AA rules out other, often more effective, approaches. AA is a jealous lover. A body of research has grown that investigates the efficacy of alcoholism and addiction therapies with names like motivational interviewing, life skills training, community reinforcement, brief interventions, harm reduction, etc. These therapies share a number of general characteristics relative to AA and its 12 steps: They are more pragmatic and impact addicts' functioning and life situations, they often permit reduced or less unhealthy use in addition to abstinence, they tap into users' personal value systems rather than imposing their own, and they don't rely on a "higher power." And they generally demonstrate greater success than AA (no clinical study of AA has ever found it superior to any alternative offered to randomly selected alcoholics). And how do AA-ers feel about such alternatives? Disinterest is probably too positive a way to describe their reaction.

AA's underlying temperance message actually creates alcoholism and addiction. The American temperance movement anticipated every aspect of the 12-step approach (keep this in mind when reviewing Ken Burns' documentary on Prohibition). These include the claims that drinking problems inevitably progress to death or other forms of self-destruction, the permanence and irreversibility of human substance abuse problems (which in turn leads to the fixation on abstinence and disbelief in moderation), the need for divine intervention and the reliance on God and a higher power, etc.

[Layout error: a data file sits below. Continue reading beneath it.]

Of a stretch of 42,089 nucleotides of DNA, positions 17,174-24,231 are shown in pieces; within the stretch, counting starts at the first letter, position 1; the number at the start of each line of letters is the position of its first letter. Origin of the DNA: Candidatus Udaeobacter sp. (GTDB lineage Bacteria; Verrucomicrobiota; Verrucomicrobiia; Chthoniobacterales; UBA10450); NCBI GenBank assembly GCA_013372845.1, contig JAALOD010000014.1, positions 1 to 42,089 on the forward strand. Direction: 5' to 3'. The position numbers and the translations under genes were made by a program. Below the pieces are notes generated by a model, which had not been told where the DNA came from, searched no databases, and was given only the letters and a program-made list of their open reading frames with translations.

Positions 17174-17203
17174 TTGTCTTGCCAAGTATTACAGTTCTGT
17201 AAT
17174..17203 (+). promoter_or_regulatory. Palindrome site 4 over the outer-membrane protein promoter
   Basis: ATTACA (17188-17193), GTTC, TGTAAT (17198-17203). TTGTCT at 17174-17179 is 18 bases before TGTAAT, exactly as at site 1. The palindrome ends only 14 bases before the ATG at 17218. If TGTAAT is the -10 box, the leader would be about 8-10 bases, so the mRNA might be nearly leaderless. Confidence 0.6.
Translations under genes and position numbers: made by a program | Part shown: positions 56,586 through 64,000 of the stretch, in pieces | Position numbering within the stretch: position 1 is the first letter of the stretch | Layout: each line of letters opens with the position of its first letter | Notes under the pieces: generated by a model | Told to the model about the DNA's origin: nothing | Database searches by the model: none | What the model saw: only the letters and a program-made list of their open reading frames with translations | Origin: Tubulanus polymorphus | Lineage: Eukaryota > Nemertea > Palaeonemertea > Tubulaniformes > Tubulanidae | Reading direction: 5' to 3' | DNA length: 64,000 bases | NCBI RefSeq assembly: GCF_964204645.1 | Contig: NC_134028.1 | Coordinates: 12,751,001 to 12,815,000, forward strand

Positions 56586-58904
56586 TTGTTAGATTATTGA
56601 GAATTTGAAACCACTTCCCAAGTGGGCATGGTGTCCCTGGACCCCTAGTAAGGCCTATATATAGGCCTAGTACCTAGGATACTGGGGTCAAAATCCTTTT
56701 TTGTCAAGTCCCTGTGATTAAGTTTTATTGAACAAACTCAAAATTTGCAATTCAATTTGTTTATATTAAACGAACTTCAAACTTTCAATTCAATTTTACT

But this type of black-and-white thinking is actually associated with the greatest drinking problems -- think Irish-style versus Italian-style drinking. (Pat O'Hare, with his Irish and Liverpool background, says with amazement, "In my 12 years in Rome, I never saw a drunk person -- not even a tipsy one.") In other words, the cultural outlook underlying the 12-step model is the one likely to lead to the most excessive drinking/alcoholism/addiction. This is particularly true when, in the same society -- as is true in contemporary America -- people are ubiquitously exposed to the very intoxicants whose use they are taught that they are incapable of controlling. Consider that a higher percentage of American youth disapprove of those 18 and older having 1-2 drinks daily than disapprove of weekend binge drinking.

The ascendance of AA and the 12 steps in the UK, Denmark and elsewhere in the world won't be associated with greater abstinence or relief from addictive problems (has it had that effect in the U.S.?). It is a self-fulfilling philosophy -- that is, its own failures feed its claims for its own necessity (ask someone in AA if the rate of alcohol and other substance use problems has declined or increased in America since AA was formed in 1935). Most important of all, the 12-steps deprive people -- societies -- of the belief in their own ability to manage substance use. And this loss of personal efficacy is not likely to be a good thing in the coming century.